Managing big feelings
As a former child care provider, I have seen my fair share of meltdowns, temper tantrums and screaming fits. It is a normal part of a child’s growth and development to be able to express feelings, wants and needs. However, the good news is that it doesn’t have to be an epic battle. Big battles can often be eliminated when a child learns how to self-regulate their emotions.
What is self-regulation
Self-regulation is being able to manage feelings so they don’t interrupt daily life. It is resisting the urge to “lose it “ in upsetting or frustrating situations, or being able to calm yourself down when anxiety or fear is about to take over. It also includes being able to focus on a task, focus attention on a new task, control impulses and learn behavior that helps them deal with other children. The goal of self-regulation is NOT to “not feel.” There is nothing wrong with having big feelings. It’s OK for kids to feel whatever they feel. What’s important is to help children acknowledge and express what they’re feeling.
Why is it needed
When children can regulate their emotional responses, they become successful in their daily lives. When children master self-regulation, it leads to:
• Increased learning in school by giving them the ability to sit still and be an active listener in the classroom.
• Appropriate behavior by controlling impulses and avoiding loud and disruptive talk.
• Friendship building by taking turns in games, sharing toys and expressing emotions like joy and anger in appropriate ways.
• Independence by allowing them the ability to make good decisions about behavior and learning how to behave in new situations with less guidance from you.
• Managing stress by learning how to cope with strong feelings, learning to calm themselves down after getting angry.
How to teach self-regulation
There are some very simple methods parents can try to teach self-regulation.
Modeling. Show your child how you can do a frustrating task without getting upset. You could say something like, “Wow that was hard. I’m glad I didn’t get angry because I might not have been able to do it.” Look out parents – this one will be tough!
Talk about emotions. When your child struggles with a difficult feeling, encourage him to name the feeling and what caused it. Wait until the emotion has passed if that’s easier.
Find appropriate ways to react. Teach her to put their hands in her pockets when they want to touch or strikeout. Say things like “Let’s relax “ and “I can help you if you like.”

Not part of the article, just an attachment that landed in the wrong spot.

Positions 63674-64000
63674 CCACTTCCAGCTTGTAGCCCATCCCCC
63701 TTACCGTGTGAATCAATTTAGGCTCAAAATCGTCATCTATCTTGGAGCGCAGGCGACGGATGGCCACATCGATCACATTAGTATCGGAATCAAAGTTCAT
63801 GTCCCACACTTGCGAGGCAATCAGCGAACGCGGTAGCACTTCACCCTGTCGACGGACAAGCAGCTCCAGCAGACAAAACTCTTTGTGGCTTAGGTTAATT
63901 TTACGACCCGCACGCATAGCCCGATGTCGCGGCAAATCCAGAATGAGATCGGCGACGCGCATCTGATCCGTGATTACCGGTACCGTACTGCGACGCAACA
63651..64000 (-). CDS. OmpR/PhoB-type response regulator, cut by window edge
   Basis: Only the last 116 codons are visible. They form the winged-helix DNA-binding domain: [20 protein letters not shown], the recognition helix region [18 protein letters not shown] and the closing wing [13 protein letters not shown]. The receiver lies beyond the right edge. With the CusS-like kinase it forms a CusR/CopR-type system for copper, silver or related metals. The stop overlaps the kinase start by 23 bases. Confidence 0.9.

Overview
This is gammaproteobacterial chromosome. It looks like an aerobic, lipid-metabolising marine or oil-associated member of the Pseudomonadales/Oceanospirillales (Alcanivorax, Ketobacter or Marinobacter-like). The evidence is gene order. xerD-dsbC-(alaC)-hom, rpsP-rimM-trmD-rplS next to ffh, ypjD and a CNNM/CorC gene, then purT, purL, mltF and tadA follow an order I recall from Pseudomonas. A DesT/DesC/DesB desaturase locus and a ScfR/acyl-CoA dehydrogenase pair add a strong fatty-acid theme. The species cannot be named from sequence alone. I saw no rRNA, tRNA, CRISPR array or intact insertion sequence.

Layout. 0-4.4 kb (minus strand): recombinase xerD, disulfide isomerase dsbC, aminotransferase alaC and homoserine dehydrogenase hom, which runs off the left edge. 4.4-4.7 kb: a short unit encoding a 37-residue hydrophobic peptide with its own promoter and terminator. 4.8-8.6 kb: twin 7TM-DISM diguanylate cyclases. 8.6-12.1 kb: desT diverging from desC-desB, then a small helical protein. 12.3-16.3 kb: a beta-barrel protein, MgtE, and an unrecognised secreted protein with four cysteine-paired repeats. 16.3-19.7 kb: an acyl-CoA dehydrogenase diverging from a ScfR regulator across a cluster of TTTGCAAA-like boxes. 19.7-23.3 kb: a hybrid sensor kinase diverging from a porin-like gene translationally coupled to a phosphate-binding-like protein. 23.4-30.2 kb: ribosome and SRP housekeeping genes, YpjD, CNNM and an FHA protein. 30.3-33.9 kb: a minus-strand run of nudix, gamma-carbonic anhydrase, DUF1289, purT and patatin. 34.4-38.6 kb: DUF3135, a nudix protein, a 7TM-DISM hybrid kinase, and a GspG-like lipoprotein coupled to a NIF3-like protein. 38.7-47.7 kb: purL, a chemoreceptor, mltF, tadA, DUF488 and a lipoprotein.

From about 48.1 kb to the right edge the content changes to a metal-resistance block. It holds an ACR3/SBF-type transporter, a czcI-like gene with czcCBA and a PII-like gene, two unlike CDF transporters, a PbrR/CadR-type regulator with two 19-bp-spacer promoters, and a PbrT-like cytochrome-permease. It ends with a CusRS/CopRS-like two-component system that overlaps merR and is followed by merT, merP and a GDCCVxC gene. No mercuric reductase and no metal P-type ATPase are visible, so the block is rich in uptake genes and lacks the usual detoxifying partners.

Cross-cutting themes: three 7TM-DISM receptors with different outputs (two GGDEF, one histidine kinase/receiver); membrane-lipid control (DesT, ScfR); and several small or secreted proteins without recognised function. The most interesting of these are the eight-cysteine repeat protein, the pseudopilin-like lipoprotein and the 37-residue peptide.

Clear rules on behavior expectations. Talk with your child about the behavior you expect – for example, “The shop we’re going to has lots of things that can break. It’s OK to look, but please don’t touch.” Give your child a gentle reminder as you enter the shop.
Praise your child. When he or she shows self-control and follows the rules, tell them what they have done well and why.
Hot Cocoa Breathing. Pretend that you have your hands wrapped around a mug of hot cocoa. Breathe in through your nose for three seconds, as though you’re smelling the delicious chocolatey smell. Then breathing out through your mouth for three seconds, as though you are blowing it cool. Keep doing this four or five times, until you start to feel yourself relax.
Figure 8 Breathing. Using your finger, imagine that you are writing the figure “8.” You can do it anywhere you like – on your arm, your leg, your tummy, a soft toy gorilla – anywhere. As you draw the top of the 8, breathe in for three. When you get to the middle, hold for one. Then, as you trace the bottom part, breathe out for three. Let it be a really smooth, relaxing movement and repeat it a few times. Ahhhh … bliss.
There is no doubt that sometimes even parents need to learn a little self-regulation. Here is hoping you have a happy, healthy, stress-free home.
Carrie Kube is a Director for Iowa River Valley Early Childhood Area Board. All thoughts and opinions expressed are that of the author and not the Board and/or its community partners.